Film Review: From Russia with Love (1963)

Updated: Sep 13

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FILE PHOTO: A Poster of FROM RUSSIA WITH LOVE (1963). ©United Artists Releasing

From Russia with Love (Dir. Terence Young;1963) is undoubtedly the best 007 film ever made. Its intelligent adjustment is that they avoided the Cold War narrative which is today called ''Russophobia.'' In detail, they changed SMERSH (Soviet counter-intelligence agency) into fictional SPECTRE. Originally Ian Fleming put anti Soviet narrative into his 007 novel however the adaptation made this film superior than the original film.


As the result, SPECTRE 's role is very close to real intelligence agencies. Their scheme is to play with both British and Soviet intelligence agencies changed the entire story structure more insightfully and suspense-fully. A Lektor cryptography device is stolen by SPECTRE themselves from the Soviet Consulate in Istanbul and ultimately sold to Soviet Union.


During this mafia-like business, SPECTRE orders Rosa Klebb (Number 3), a former SMERSH (Soviet counter-intelligence) colonel to recruits Tatiana Romanova, a cipher clerk at the Soviet consulate in Istanbul who still believes Klebb works for Soviet. SPECTRE's another goal is to revenge 007 for Dr. No. A sex scandal between UK and USSR, and suicide of 007 are planned.


This film has three kinds of narrative layers. Such as false narrative, official narrative and true narrative. False narrative is created by Grant (Robert Shaw) ; official narrative is shared between UK and USSR; the true narrative is witnessed by the audience. It makes this film the best 007 film.


Story Structure


ACT 1 is exposition before Istanbul. SPECTRE starts training of assassins, Irish assassin Donald "Red" Grant (Robert Shaw) is one of them. Inciting incident is Ernst Stavro Blofeld (Anthony Dawson) orders SPECTRE's chief planner, Czech chess grandmaster Kronsteen (Number 5) to plan a revenge for Dr. No and puts Rosa Klebb (Number 3), a former SMERSH (Soviet counter-intelligence) colonel, in charge of the mission. This Blofeld decision is the inciting incident of the entire film.


Tatiana Romanova is forced to accept Rosa Klebb (Number 3)'s ''order'' and contacts MI6 for defection with a Macguffin, LECTOR, then, M (Bernard Lee) orders 007 James Bond (Sean Connery) to go to Istanbul to help her even though they know it would be a trap. This is the end of ACT1. ACT1 of this film is a perfect example of ACT1 as EXPOSITION.


ACT2 is formed by the entire Istanbul-Orient Express sequences. Meeting Station T chief Ali Kerim Bey (Pedro Armendáriz) is Bond's first step to reach Tatiana Romanova however it involves Bond into a years of conflict between Bulgarian Soviet agent Krilencu (Fred Haggerty) and Ali Kerim Bey. This is the first half of ACT2's conflict. Krilencu sets a limpet bomb in Ali's office, Bond and Ali spy on the Russian consulate to identify the bomber is Krilencu, after the battle in the Station T's hideout gypsy camp, Bond and Ali track down Krilencu and kill him with Bond's rifle. The First Half of ACT2's conflict is perfectly built and dealt with MI6 agents. Grant helps Bond secretly to let him steal a LECTOR smoothly.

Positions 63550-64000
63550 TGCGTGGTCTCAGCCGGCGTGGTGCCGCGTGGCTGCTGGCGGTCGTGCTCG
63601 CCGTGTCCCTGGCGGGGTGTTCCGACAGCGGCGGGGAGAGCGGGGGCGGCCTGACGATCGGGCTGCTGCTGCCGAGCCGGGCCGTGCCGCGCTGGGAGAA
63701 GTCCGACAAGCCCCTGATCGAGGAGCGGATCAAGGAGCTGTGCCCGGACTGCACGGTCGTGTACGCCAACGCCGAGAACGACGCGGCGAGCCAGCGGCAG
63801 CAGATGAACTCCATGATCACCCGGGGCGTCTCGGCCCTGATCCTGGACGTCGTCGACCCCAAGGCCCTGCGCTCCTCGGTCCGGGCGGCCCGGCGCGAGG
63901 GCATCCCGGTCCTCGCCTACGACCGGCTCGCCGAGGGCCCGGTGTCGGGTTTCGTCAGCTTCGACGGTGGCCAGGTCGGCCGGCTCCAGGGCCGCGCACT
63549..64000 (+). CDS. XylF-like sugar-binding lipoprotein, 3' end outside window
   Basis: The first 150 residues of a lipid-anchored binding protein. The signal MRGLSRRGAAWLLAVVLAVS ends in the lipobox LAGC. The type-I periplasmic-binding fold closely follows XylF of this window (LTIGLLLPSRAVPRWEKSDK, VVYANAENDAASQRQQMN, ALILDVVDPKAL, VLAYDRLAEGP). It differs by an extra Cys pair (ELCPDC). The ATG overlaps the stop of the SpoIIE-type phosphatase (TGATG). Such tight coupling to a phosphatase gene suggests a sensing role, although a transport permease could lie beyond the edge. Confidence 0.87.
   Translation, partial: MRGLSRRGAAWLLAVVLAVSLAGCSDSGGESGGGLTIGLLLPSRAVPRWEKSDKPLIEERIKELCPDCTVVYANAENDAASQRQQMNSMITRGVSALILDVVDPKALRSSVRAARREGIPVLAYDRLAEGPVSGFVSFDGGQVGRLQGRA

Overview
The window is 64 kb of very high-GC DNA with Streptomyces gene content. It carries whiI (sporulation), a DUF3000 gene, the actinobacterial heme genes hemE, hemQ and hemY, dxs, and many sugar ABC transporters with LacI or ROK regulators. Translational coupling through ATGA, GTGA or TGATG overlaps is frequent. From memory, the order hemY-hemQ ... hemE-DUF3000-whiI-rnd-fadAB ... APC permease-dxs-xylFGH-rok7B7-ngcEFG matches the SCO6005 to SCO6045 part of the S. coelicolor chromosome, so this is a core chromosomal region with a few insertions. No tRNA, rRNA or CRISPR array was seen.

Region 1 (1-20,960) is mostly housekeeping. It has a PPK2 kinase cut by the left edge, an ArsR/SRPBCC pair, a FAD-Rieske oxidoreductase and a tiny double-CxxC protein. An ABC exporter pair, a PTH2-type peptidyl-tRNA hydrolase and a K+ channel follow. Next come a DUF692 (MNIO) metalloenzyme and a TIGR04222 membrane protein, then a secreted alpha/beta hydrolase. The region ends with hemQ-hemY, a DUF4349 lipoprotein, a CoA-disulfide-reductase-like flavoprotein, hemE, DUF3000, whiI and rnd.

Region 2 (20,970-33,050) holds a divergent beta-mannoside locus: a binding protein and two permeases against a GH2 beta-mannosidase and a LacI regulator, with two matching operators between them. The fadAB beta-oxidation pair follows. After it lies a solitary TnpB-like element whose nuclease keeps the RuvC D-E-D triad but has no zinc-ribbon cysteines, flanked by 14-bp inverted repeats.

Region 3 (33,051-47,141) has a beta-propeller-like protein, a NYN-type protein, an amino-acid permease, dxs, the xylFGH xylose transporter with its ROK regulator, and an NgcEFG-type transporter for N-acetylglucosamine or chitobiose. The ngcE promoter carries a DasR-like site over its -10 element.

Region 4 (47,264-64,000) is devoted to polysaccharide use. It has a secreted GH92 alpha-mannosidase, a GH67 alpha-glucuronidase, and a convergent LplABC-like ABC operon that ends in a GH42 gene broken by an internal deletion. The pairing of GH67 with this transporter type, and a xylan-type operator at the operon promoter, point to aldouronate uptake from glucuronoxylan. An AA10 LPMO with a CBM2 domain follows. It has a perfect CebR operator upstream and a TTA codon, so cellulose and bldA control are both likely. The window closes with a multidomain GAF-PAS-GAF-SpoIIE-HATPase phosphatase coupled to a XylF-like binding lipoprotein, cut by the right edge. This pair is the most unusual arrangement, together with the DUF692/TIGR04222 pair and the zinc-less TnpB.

Midpoint is that after Bond gets a consulate floor plans from Tatiana Romanova and steals a LECTOR from the Soviet consulate in Istanbul, Bond and Tatiana Romanova decide to escape with it by Oriental Express. This is a solution to the ACT1 and the first half of ACT2's conflicts. Grant helps Bond to kill other Bulgarian agent to ensure Bond receives the floor plans.


The last half of ACT2 is a conflict between Grant (Robert Shaw) and Bond in the Oriental Express. Grant kills both Soviet agent Benz and Ali to prevent rendezvous of Bond and Soviet. The aim is to get a LECTOR and stage Bond and Tatiana's scandalous deaths ultimately. A brief stop at the Belgrade station sets up the Station Y's agent Nash's death at Zagreb where Grant pretends to be Nash to get close with Bond. Then, Grant drugs Tatiana and assault Bond. At the end of ACT2, Bond is in the most dangerous situation and Grant reveals truths about a recruit of Tatiana and staging scandalous deaths of Bond and Tatiana. Bond tricks Grant into setting off the booby trap in the attache case and stabs him with a switch knife and strangles him with his own garrotte. They flee with Grant's getaway track.


ACT3 is a synthesis of ACT1 and ACT2. It starts from the execution of the failed Number 5, and Blofeld orders Klebb to acquire a LECTOR in order to sell it back to Soviet.


After escape from SPECTRE's helicopter attacks, Bond and Tatiana steal Grant's escape boat on the Dalmatian coast and deal with Morzeny's squadron of SPECTRE powerboats. Finally at Venice's hotel room, Klebb disguises as a maid and attacks Bond however Klebb is shot by Tatiana. Their mission accomplishes and Bond throws away Grant's blackmail sex film in the canal of Venice.